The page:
Reactor Operator and Senior Reactor Operator Examinations (Generic Letter 82-13)
UNITED STATES NUCLEAR REGULATORY COMMISSION WASHINGTON, D. C. 20555 June 17, 1982 TO ALL POWER REACTOR LICENSEES, APPLICANTS FOR AN OPERATING LICENSE AND HOLDERS OF A CONSTRUCTION PERMIT Gentlemen: Subject: Reactor Operator and Senior Reactor Operator Examinations (Generic Letter 82-13) Enclosed are the results of a meeting held in Bethesda, MD, on January 6, 1982, to discuss changes to the examination used to license Reactor and Senior Reactor Operators. The questions and comments raised during that meeting are discussed in the enclosed summary. This letter is for your information only and requires no response or action. Sincerely, Darrell G. Eisenhut, Director Division of Licensing Office of Nuclear Reactor Regulation Enclosure: 1. Response to Questions/ Comments 2. List of Attendees 8204210387 . General Topic: Written Examination Questions Questions/Suggestions: Questions should not require lengthy calculations that are not done on the job. Questions should not be taken from the FSAR since it is worst case and may not be up to date. Technical Specification questions should not require knowing actions after one hour since the SRO can look these up. More short answer or multiple choice questions should be used. Health Physics questions should concentrate on operating information not time-distance-shielding type questions. Mitigating core damage should be included in exams. RO Exams should not include Tech Specs or Emergency Plan since these are not her responsibility. If new topics are to be included in the exams, the utilities should be notified. In addition to submitting good questions, utilities should be able to identify questions they feel are bad. Response: As indicated in the January 6 meeting, emphasis in the exam will be on operational information. To ensure that exam questions are in line with the guidelines given to you, we are reviewing the questions and deleting or modifying ones that do not comply. As discussed in the exam consistency topic, we are developing a computerized bank of exam questions. When fully developed and reviewed, we will make this bank available to the public. We encourage submission of questions for the bank and comments on questions that you feel are not valid. In this effort we are eliminating the Health Physics questions that are not generally the responsibility of the RO or SRO, and arranging that Tech Spec questions concentrate on understanding of the bases, general knowledge of what actions are required immediately (within one hour) and why, and what systems have tech spec limits and why. In the operational exam the candidate's ability to find and use the tech specs will be examined. Question content may still include calculations to determine the candidate's understanding of the principles involved in nuclear plant operation, but calculations for the sake of calculations will be avoided. We are investigating short answer and multiple choice question formats and have used both in exams that have been given. We will not, however, shift entirely to this format until we have assured that the questions present a fair opportunity for the candidate to show his or her knowledge and we have notified the industry that we will be changing exam style. We are continually developing new questions from the training material provided. We will continue to use the FSAR as a source of information, but we recognize its limitations. As always, out of date information should be pointed out in the exam critique so that questions and answers can be updated. We hope in the near future to develop a regular information letter to inform the public of new areas of interest in the exam. . General Topic: Examination Administration Questions/Suggestions: What responsibilities/authority do proctors, especially when it is the Resident Inspector, have? Will questions be made available to allow trainers to know what areas should be covered? The exam should be open book, allowing access to the materials the operator would have in the control room (i.e., Tech Specs). Will NRC guidance be updated to reflect the new exam format? What options are open for taking the written exam? AM/PM sessions? One sitting? And what options for splitting sections are available if a split period used? Reducing the number of questions (time) increases the importance of each question. Formula/Equation sheet should be standardized. Can the utilities get copies of questions submitted by other utilities? NRC should recommend a list of standard texts. A firm date for implementing the new format should be set. Reporting results should be standardized. Some people get summary sheets, some don't know results until licenses or denials arrive. Results should be in faster. Why not leave a copy of the exam after it has been taken? Can the utilities get a copy of the exam in advance to allow for a thorough review. Why establish a time limit? The exam should find out what you know, not how fast you can write. Why not use qualified industry people to administer exams at other facilities? Better guidance is needed on what will be covered in the exam and better information on grading criteria and granting waivers should be available. There is no way to check on the results of oral exams. Are machine prepared, machine graded exams possible? Probable? Better clarification of the March 28, 1980 letter on qualifications is needed. . Response: Your concerns fall into several areas. First, the exam may be taken either at one sitting or broken into two parts. The utility has the option, but all candidates must take the exam the same way. The exam will be given, as indicated, section 1, 2, and 3 or 6, 7, and 8 in the first three hours and 4, 5, or 9, 10 in the second three hours if a split sitting is elected. The examiners or proctors have the authority to allow individual breaks during the exam, but the exam must still be finished within the allowed time. The examiner or proctor will keep track of elapsed time. Second, only examiners are authorized to modify an exam. Proctors, even resident inspectors, are not authorized to make changes. Proposed changes should immediately be called to the attention of the assigned chief examiner. Third, as discussed in the exam questions topic, we are reviewing the questions, investigating multiple choice and short answer questions to allow more areas to be covered in the limited amount of time, however, a time limit will remain. We are investigating machine generated/machine graded formats but have no immediate plans for implementing such a system. Before a change like that will be adopted, the approach will be validated and your comments solicited prior to any action being taken. Once fully developed, we will consider making the questions contained in the exam question bank available to assist you in your training program and in keeping the questions current. Fourth, we do not intend to go to an open book exam. We are working to ensure that the written exam tests for information that the candidate should know without aids and the operational exam tests his ability to use aids such as procedures and Tech Specs. Fifth, we are in the process of developing updated guidance on exam content, objective and subjective grading criteria, exam administration and application content. We will not endorse a set of reference texts. This guidance, coupled with greater accessibility of exam questions, should improve information available on what the exam will cover. Any texts that suitably cover the material are acceptable. Sixth, we are implementing a system to allow automatic, computer-aided tracking of applications and exam results. Our goal is to have all results reported to the individuals and utilities within two months of completion of the examination. As more examiners are certified this goal will be reviewed to see if we can reduce it even further. You can assist us by refraining from calling for results or submitting FOIA requests until after the two months have passed. Exam results are not final until all portions of the exam have been completed and internal audits for consistency and fairness are done. At that point, exam summary sheets will be sent to the utility, and licenses or denials and a copy of the written exam will be sent to the individual. Finally, almost all old format reexaminations have been completed and sufficient experience has been gained in preparing new format exams. Therefore, only new format exams will be given for examinations scheduled after July 1, 1982. . General Topic: Examination Consistency Questions/Suggestions: Some examiners lack the knowledge and training necessary to give oral exams. They use poor methods and intimidate the candidates. Some examiners are too academically oriented. There are large inconsistencies between examiners. You almost have to know who is preparing your exam so you can prepare the candidates in the proper areas. Some examiners will not accept an operating method that differs from a "cookbook" method even though the alternate method may be equally acceptable. Therefore, correct answers are marked wrong. There are no standards for required level of knowledge for oral exams. Therefore, the depth required varies between examiners. Response: As discussed in other sections, we are working on guidelines for exam content and developing a question bank of valid questions. Since these will include plant specific, as well as generic questions, the operating philosophy of each facility can be reflected in their exam questions. For oral exams we are preparing guidelines for the examiners. Appropriate portions will be made publicly available. We have also established a training and certification program for contract, examiners. This will ensure that a minimum competence has been obtained prior to conducting exams. To ensure competence and consistency, all examiners, NRC and contractors, will be audited periodically by the OLB Section Leader. We are sensitive to the issue of competency and consistency because we are actively transferring examiner functions to the Regional Offices. Any specific feedback from an examination is welcome and will be kept confidential. . General Topic: Simulator Exams Questions/Suggestions: Plant specific simulators should be mandated by NRC. What are NRC's future plans for simulator exams? More guidance is needed on what will be covered in simulator exams, especially for non-plant-specific simulators. Response: A Commission Paper has been prepared recommending that the requirement for non-plant-specific simulator exams be removed. We have studies underway to develop valid operational exams, including simulator exams. At this time we feel that dynamic transient operation is an important aspect of the exam but that the limitations imposed by non-plant-specific simulators and the scheduling problem encountered reduce the effectiveness of the exam and do not justify the resources required. Therefore, we are considering returning to the old exam method of performing power transients, startups and shutdowns on those facilities that do not have a plant specific simulator available. Any change in the exam will be discussed before it is implemented. Until the need for operating tests on the facility or other testing methods being studied by the staff are validated, the operating examination will continue to follow the existing guidelines in NUREG 0094. Therefore, there is a continued need for simulator training to comply with the guidance in NUREG 0094. The Commission has not acted on the staff recommendation at this time. The Commission paper does not include any requirements for actual plant operations at this time. As discussed under the exam administration topic, we are developing guidelines for simulator exams. We are also modifying the operational exam summary sheet to facilitate the simulator exam and to ensure that areas examined at, the simulator are not duplicated in the plant walk-through. Miscellaneous Question: Where are guidelines for medical applications? Response: Basic requirements are in Part 55. Amplifying guidance in Regulatory Guide 1.134 which endorses ANSI/ANS 546. Suggestion: Fallback to RO on instant SRO failure isn't worth, much since engineers or supervisors aren't in the union and cannot perform RO duties. Response: We agree that fallback has little value. When a candidate is certified to need an SRO license to perform his or her duties, we don't see how having an RO will help. Under the new format exam, this problem should disappear. . Suggestion: NRC should put certification of training instructors on high priority since this could have a real impact on training. Response: We agree entirely. Our highest priority, as always, is licensing new operators. As more examiners are more examiners are trained and certified, we will be pursuing the area of instructor certification more vigorously. All Operating License applicants are required to have certified instructors prior to fuel load and we have certified instructors at several operating plants. We are monitoring the INPO work on training program accreditation and are investigating means to certify vendor and consultant instructors that teach systems and operations courses. More information will be available on this subject in the near future. Question: What are NRC's plans for requalification exams? Response: In the Commission paper on non-plant-specific simulators we discuss the subject of requalification at length. To summarize, as directed by the Commission, we will start giving requalification examinations in conjunction with scheduled visits for replacement exams. We are targeting at least one site visit to each facility this year and expect to administer requalification examinations to 20% of the licensed operators. Our initial plans are to conduct the requalification exams during replacement exams; however, we will work out availability and schedules with each utility. In the Commission paper, the staff proposed that for utilities with a plant specific simulator, the requalification exam will be given only on the simulator. Otherwise, a written exam and practical test will be given. Failure of the exam will require accelerated retraining in weak areas, as is required now, and NRC reexamination. If significant weaknesses in the utility requalification program are revealed by the exams, NRC administered requalification exams for all license renewal applicants will be likely until the requalification program has been sufficiently upgraded. Details of the program are in the Commission paper. No Commission action has been taken at this time. Suggestion: NRC should periodically issue a listing of generic weak points. Response: When our automated system is operational, we intend to issue quarterly information reports that will include observed weak areas. It will also include areas of concern at NRC that might affect the content of future exams and general information on the exams. We hope to be producing these reports in the very near future. . Suggestion: Cold plants need amplification of H. Denton's March 28, 1980 letter regarding experience requirements. Response: It is difficult to provide better generic guidance than exists in the letter Task Action Plan Item I.A.2.1 NUREG-0737 and NUREG 0094. Specific cases can be discussed with the appropriate OLB Section Leader. The OLB policy is to grant exemptions or waivers only in specific cases, not on a generic basis. Therefore, the requirements should be discussed with the Section Leaders.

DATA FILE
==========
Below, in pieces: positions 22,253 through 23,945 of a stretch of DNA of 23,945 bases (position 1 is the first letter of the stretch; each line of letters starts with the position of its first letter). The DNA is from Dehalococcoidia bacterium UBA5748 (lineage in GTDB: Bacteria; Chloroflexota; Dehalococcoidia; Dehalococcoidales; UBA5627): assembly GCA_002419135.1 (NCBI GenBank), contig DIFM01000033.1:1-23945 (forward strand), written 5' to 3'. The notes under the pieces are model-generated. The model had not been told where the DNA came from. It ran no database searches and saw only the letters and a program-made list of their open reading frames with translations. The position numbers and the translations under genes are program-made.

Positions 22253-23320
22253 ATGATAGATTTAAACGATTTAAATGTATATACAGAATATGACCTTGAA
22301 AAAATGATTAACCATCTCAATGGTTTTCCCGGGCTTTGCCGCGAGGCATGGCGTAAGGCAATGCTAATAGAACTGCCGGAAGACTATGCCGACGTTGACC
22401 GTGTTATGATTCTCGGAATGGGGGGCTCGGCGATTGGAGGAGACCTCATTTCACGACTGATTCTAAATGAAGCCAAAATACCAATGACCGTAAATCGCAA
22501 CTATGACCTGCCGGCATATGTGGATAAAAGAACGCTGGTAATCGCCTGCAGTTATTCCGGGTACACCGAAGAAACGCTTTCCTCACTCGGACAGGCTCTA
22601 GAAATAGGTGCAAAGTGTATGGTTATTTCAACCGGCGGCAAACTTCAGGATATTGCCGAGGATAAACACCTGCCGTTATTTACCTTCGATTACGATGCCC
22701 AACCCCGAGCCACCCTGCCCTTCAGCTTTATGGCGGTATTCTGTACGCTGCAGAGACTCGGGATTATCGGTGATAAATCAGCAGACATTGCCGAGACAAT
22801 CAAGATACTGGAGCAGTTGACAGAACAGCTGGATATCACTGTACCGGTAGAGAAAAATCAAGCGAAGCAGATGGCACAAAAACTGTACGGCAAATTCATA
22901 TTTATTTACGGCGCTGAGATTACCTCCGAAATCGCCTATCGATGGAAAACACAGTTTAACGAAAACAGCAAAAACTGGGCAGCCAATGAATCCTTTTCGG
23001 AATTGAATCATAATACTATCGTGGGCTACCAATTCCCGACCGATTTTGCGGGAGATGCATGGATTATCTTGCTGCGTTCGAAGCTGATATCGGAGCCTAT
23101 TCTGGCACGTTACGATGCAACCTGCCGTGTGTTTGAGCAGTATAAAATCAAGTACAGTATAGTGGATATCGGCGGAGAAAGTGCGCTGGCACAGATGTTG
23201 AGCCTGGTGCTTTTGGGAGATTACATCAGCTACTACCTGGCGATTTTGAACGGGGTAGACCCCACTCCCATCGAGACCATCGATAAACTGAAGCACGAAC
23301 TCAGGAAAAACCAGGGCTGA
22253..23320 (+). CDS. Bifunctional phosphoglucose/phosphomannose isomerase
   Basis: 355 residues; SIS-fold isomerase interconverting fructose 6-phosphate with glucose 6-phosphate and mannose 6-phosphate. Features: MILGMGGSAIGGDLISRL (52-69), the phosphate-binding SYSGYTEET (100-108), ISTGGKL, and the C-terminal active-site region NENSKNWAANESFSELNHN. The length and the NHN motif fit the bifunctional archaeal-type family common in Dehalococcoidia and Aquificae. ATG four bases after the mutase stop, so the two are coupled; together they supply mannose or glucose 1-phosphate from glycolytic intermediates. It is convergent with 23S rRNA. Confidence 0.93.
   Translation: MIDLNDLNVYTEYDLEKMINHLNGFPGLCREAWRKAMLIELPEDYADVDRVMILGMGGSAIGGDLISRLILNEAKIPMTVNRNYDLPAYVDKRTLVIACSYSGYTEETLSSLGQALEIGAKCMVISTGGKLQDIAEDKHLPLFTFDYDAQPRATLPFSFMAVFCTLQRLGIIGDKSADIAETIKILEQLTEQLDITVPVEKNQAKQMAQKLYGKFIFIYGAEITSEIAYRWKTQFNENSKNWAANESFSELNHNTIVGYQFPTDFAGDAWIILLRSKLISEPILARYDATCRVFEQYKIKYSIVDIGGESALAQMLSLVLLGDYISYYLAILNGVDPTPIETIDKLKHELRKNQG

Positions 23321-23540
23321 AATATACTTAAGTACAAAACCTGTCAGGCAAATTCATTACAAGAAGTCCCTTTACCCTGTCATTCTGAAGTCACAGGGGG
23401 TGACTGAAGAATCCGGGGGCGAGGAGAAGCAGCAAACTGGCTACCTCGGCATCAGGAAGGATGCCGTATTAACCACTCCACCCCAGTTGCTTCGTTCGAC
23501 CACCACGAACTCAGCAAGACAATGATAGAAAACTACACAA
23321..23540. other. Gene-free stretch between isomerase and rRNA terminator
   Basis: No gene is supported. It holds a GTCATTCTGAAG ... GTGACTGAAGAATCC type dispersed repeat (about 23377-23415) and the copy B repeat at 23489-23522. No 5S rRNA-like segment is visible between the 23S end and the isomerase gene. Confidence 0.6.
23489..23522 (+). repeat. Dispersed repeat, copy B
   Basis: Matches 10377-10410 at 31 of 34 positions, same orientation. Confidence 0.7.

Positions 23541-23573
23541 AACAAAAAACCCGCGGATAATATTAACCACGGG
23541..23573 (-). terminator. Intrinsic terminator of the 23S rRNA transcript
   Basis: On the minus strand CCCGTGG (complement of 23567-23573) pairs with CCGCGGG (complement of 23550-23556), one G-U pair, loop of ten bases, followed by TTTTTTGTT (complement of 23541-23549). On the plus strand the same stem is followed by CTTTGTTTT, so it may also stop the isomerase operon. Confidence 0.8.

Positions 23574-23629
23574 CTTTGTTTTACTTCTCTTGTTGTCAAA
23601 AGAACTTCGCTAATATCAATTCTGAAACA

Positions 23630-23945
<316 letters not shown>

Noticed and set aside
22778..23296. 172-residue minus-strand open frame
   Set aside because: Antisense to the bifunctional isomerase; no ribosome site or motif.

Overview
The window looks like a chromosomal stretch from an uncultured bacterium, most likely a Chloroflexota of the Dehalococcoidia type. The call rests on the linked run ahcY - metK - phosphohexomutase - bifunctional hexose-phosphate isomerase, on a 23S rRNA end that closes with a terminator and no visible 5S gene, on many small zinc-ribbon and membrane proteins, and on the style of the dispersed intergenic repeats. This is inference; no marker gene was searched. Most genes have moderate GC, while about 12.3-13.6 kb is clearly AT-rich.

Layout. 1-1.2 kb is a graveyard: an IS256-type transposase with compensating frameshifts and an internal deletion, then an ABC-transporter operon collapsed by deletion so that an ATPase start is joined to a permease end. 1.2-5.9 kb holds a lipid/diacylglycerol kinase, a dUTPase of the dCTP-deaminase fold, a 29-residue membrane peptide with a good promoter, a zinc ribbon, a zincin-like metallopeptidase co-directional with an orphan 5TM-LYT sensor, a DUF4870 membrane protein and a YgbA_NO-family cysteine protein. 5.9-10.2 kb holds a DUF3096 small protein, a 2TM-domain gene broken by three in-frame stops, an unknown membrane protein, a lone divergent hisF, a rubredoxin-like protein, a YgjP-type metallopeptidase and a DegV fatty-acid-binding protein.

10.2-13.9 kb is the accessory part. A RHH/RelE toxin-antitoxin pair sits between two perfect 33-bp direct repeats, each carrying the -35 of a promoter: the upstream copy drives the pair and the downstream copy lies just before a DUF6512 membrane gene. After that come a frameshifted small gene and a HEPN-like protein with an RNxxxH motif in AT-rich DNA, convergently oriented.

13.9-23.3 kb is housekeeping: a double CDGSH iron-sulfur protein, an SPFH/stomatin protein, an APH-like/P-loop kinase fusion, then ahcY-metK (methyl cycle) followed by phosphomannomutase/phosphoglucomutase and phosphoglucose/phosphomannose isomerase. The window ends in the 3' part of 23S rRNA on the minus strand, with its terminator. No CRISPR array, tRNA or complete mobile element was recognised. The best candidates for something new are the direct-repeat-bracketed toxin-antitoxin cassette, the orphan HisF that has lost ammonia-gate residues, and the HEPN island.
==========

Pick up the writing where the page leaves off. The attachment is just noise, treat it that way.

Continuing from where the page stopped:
Page Last Reviewed/Updated Tuesday, February 26, 2013